Japan 2017: Day 5 – Hikone castle

On day 5 we awoke in the beautiful ancient capital of Kyoto. As we have traveled to Kyoto before we weren’t planning on spending much of our time in the city itself, rather using this as a base in central Japan to travel around. Today we wanted to visit another castle, after being so impressed in Matsumoto, so headed to the nearby area of Hikone, on the shores of Lake Biwa.


We used the JR pass on local lines to access Hikone, it took 50 minutes but the scenery was beautiful. I’ve you’ve taken the Shinkansen from Tokyo to or past Kyoto you may have caught sight of Lake Biwa, it almost seems like an inland sea rather than a lake. From the map you can see that the oceans aren’t that far away from the shores of lake Biwa!

Hikone castle is one of the main draws of Hikone. Like Matsumoto castle, Hikone castle is also one of the 12 remaining original castles. Infact Hikone castle was built elsewhere and moved to Hikone!


The grounds are stunning though, the original walls are intact, as are some of the original gardens and ornamental trees. We caught Hikone in full bloom and the still reflection of the pink blossoms was breath-taking. From the castle you get an uninterrupted view of Lake Biwa, the largest lake in all of Japan which almost splits the island in two. 

hikon The castle itself is rather squat and unimposing. Of course the architecture and attention to detail is amazing, but I think after seeing one of the most impressive of all Japanese castles, the bar had been set quite high!



If you are visiting Hikone castle the nearby Genkyuen Garden which is not to be missed. Built by a local lord, in 1677, specifically to entertain his exalted guests, the garden was built on the grounds of Hikone castle. The garden contains a large pond, crisscrossed by wooden and stone bridges. At the edge of the pond stands traditional Japanese buildings, designed to entertain all who visit. You can actually enjoy some Japanese green tea there now, imagining you are a guest of the Daimyo of the castle.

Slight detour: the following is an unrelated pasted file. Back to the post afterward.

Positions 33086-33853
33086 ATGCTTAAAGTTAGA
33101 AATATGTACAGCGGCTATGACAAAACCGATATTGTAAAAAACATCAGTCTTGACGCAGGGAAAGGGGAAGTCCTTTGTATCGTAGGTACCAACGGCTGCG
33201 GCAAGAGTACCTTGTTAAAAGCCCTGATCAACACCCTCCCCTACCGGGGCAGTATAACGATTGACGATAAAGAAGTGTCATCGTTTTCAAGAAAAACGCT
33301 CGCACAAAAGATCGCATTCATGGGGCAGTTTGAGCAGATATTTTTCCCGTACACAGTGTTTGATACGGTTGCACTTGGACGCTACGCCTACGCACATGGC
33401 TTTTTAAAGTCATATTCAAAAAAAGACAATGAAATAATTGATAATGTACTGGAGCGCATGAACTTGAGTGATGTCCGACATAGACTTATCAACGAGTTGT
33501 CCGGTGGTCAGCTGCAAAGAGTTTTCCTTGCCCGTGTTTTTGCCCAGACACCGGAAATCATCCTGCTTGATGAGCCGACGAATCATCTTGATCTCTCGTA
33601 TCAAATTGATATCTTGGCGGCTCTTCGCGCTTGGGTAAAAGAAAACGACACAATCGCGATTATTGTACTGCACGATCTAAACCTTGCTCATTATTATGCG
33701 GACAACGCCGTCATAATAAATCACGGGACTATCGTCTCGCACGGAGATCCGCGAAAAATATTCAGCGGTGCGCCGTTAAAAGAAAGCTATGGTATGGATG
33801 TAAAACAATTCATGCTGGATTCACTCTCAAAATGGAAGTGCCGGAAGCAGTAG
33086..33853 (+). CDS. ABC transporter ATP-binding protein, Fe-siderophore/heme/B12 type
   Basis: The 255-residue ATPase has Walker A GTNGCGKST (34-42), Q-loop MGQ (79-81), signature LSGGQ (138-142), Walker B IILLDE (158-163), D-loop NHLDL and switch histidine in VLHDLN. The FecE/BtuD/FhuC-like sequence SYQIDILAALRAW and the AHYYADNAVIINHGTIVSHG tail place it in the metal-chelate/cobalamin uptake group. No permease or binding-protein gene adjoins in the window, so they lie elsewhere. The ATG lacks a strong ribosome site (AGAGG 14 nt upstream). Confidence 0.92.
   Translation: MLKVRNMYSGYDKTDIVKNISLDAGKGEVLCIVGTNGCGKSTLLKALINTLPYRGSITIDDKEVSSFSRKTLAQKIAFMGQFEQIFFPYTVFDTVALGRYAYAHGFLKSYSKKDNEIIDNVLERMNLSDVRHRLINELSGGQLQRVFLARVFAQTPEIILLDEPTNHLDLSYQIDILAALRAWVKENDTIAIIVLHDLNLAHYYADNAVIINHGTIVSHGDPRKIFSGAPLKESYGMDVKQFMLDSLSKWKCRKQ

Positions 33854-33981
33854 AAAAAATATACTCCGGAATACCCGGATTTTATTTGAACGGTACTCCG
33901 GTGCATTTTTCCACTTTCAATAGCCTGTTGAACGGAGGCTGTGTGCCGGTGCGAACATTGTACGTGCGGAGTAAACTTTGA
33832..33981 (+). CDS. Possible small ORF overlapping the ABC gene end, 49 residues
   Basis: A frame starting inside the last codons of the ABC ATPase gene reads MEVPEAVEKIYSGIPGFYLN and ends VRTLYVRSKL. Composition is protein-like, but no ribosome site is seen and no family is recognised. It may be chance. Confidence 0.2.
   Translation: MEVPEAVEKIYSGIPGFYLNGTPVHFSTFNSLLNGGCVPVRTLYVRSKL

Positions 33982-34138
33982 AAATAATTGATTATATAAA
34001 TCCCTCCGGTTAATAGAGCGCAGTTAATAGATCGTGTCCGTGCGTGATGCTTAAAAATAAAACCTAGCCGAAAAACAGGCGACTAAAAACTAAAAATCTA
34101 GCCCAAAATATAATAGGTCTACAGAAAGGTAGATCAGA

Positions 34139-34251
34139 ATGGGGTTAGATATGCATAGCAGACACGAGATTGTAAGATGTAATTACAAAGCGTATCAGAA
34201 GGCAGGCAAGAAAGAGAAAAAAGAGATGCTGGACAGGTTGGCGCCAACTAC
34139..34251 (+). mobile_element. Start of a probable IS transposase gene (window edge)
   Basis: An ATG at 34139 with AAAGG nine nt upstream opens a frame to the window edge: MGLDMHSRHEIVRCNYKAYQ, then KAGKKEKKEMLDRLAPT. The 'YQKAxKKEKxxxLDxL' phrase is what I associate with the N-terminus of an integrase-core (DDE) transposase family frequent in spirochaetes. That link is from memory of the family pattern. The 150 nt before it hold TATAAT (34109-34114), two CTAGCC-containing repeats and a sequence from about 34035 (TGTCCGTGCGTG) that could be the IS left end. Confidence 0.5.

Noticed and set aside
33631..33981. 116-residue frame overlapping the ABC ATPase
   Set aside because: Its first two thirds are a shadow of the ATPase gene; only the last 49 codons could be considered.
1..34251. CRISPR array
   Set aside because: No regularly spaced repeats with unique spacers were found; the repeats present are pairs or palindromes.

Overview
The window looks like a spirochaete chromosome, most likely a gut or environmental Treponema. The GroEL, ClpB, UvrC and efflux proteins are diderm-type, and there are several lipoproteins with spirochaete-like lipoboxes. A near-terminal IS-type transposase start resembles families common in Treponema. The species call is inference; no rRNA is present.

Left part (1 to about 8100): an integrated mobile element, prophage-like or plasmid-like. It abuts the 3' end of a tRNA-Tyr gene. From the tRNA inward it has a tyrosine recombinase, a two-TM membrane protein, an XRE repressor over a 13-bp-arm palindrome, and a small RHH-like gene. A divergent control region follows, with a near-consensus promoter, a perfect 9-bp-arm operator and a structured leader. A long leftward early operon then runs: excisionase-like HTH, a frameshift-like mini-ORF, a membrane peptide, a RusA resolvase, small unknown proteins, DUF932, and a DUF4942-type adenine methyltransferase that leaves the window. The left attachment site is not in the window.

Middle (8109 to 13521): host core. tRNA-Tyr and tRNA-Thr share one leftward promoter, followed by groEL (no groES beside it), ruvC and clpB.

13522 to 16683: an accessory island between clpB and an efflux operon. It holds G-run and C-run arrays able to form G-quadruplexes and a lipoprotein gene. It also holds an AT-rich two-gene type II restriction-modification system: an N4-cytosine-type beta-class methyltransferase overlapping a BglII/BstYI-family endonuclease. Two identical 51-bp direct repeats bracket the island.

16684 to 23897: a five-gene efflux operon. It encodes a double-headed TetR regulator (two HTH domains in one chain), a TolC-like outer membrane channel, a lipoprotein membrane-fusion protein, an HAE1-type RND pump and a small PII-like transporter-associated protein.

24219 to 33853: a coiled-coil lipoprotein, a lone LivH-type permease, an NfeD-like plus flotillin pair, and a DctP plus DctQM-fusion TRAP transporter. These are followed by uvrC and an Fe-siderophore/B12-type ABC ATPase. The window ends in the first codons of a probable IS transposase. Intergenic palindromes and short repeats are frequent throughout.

More than the pond, the garden also boasts small areas of woodland and some historic aspects which are well explained. The plants and trees in the garden are painstakingly manicured and curated. The pines even look like large bonsai specimen, having been grown so slowly over the centuries.

Following our gentle stroll around the garden we returned to Kyoto, and after a quick dinner walked to Fushimi Inari to enjoy the beautiful shrine at night. The vermillion torii gates are ethereal at night, and it is a magical experience, especially as there were no crowds to be seen, just a few fellow photographers and a sneaky tanuki!


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